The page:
Questions have been swirling around why hedge-fund tycoon and Democrat mega-donor Tom Steyer didn’t disclose his role in a controversial campaign to get state and local governments to file climate change lawsuits against energy companies. Steyer’s super PAC, NextGen Climate Action distanced itself from the strategy, telling Politico's Morning Energy in September" "We're definitely not pushing this thing."
Jeff Stier | All Articles
The EPA just threw out five years of fracking safety research to appease green extremists. Although early drafts found no evidence that fracking has had a "widespread, systemic" impact on drinking water, the final report claims that there isn't "enough information to make a broad conclusion."
If you liked Mayor Bloomberg’s approach to controlling how New Yorkers eat, you are going to love what federal nutrition nannies are planning for the entire U.S. population.
I've long thought there was something amiss about how news outlets seem almost hyper-focused on reporting any potential conflicts of interest. Not that there's anything wrong with identifying those conflicts, but I think their importance is often over-played to the detriment of getting to the crux of issues.
The CIA’s use of a fake vaccination program to help find Osama bin Laden is a stain on an otherwise remarkable operation.
It is no secret that the government wants to change how we live. Nanny-state officials want people to exercise more, stop drinking soda and stop using tobacco. But few people are familiar with an Obama administration program that gives grants to activist organizations that support unpopular nanny-state laws.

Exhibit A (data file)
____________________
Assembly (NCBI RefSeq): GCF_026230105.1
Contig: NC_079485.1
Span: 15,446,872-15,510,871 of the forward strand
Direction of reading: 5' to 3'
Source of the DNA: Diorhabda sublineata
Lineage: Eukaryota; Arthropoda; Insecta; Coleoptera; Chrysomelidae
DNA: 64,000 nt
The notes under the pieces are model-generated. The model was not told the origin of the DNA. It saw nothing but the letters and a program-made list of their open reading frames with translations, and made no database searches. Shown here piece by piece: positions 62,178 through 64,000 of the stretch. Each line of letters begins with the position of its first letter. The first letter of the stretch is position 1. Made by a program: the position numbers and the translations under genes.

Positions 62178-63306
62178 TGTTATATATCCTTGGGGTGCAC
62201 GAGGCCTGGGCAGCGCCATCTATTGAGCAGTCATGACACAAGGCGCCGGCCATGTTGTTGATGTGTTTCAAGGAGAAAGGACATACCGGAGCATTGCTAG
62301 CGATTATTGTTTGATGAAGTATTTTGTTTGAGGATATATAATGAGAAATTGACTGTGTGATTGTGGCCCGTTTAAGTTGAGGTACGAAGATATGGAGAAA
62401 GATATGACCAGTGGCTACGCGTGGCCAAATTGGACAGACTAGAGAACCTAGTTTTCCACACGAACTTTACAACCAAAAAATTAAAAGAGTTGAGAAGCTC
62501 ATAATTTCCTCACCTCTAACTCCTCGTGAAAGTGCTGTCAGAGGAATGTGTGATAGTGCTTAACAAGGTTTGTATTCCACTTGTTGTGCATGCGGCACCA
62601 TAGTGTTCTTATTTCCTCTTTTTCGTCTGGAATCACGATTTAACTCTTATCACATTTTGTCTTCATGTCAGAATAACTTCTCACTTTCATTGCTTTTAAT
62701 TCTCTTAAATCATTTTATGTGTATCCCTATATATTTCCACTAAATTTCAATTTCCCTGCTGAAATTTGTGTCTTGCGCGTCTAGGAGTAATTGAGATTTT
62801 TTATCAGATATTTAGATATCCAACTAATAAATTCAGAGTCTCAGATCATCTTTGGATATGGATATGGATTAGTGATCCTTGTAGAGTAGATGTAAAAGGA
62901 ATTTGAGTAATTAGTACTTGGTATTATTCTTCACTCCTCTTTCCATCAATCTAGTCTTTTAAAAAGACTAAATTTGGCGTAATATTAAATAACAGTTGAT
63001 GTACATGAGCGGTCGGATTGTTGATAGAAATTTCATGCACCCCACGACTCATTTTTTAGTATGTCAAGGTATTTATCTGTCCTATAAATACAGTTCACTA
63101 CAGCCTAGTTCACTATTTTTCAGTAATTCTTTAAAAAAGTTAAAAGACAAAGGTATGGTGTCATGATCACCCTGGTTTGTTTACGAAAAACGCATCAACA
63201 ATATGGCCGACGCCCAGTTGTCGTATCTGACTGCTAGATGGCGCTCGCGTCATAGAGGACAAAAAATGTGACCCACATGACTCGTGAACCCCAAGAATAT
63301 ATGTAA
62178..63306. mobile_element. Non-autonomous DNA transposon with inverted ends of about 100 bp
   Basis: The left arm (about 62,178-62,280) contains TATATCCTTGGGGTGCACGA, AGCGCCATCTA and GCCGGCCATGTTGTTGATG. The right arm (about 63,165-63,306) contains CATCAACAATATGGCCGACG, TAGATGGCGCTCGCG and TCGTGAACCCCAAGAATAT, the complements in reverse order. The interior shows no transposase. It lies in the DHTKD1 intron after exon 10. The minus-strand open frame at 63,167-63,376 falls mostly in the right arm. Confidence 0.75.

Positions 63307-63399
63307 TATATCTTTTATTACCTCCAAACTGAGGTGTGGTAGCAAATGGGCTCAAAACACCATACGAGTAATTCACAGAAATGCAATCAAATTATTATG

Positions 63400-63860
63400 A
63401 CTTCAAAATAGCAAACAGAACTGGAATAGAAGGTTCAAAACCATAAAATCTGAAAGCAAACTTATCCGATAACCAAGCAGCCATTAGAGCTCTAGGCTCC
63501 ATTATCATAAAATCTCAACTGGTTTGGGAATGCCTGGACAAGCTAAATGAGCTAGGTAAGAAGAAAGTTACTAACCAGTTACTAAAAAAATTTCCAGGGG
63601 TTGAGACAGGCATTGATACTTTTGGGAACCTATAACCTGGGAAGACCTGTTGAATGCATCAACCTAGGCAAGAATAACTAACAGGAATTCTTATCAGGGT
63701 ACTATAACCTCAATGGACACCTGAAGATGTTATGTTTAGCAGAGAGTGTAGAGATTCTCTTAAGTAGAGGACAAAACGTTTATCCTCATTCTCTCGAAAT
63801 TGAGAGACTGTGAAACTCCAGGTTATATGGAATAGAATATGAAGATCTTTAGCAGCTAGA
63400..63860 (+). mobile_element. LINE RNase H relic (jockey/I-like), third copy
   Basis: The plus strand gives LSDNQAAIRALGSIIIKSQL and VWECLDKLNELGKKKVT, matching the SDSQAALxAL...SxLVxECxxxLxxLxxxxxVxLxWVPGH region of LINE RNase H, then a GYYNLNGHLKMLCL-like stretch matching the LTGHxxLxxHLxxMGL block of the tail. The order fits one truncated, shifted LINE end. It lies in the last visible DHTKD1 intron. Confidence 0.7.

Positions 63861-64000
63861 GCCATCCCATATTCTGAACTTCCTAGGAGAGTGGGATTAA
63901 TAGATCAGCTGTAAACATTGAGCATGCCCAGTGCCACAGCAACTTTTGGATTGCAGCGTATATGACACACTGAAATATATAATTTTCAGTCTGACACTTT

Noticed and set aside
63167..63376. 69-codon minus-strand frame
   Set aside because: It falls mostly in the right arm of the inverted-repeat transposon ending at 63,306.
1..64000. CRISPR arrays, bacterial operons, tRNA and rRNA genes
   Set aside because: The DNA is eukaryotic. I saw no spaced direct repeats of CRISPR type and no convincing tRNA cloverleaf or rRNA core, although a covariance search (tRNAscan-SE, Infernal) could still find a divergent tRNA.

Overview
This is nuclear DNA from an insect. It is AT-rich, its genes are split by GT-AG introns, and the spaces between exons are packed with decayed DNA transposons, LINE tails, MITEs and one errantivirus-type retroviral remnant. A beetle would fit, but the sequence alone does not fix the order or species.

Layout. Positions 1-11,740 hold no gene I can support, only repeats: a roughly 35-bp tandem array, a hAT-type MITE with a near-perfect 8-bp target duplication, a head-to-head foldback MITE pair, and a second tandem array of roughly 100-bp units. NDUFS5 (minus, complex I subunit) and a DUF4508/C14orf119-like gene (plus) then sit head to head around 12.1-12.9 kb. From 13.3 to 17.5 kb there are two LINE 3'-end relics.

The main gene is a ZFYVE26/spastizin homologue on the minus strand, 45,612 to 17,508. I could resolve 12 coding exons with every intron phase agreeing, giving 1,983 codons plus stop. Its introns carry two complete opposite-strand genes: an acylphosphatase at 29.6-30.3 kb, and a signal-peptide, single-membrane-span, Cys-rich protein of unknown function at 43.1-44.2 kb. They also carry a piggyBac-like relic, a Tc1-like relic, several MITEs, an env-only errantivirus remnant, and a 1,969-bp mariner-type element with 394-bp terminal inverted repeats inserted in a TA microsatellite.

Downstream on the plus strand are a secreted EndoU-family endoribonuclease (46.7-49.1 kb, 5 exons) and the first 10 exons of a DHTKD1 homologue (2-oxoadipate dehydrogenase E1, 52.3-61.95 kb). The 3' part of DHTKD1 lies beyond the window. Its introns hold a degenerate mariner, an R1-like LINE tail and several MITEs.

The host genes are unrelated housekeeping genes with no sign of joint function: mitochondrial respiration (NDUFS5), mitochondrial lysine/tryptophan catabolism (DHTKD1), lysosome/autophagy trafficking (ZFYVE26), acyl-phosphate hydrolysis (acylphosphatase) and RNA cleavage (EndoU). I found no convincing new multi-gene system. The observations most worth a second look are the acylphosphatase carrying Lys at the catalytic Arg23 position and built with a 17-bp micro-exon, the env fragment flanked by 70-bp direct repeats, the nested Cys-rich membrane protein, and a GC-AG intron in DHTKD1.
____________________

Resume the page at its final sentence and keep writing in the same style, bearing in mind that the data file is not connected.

If you’ve looked at online, print or broadcast news in the past 48 hours, you’ve probably seen coverage of the President’s Cancer Panel report that hypes potential environmental causes of cancer. To not notice alarming headlines like, “Cancers from Environment ‘Grossly Underestimated,’” “Americans Bombarded with Cancer Causes,” and “‘Grievous Harm’ Posed by Unchecked Chemicals,” it would take a stock market crash, an attempted terrorist attack in Times Square, and a huge oil spill, all in the same week.
While there may be a few valid illness claims buried among the 10,000 or so cases in the big “9/11 lawsuit” now approaching trial, the overwhelming majority clearly relies on junk science. Sadly, there’s a whole industry set up to supply that junk—funded by lawyers eager to fuel such lawsuits, staffed by researchers eager to push bizarre theories, and promoted by ignorant reporters and politicians.
Studies published in peer-reviewed journals become the basis for everything from the advice your doctor gives you to the very laws that govern us. A journal’s ability to tell good science from bad is critical. But some journals have used poor judgment, and even replaced judgment with a bias of their own.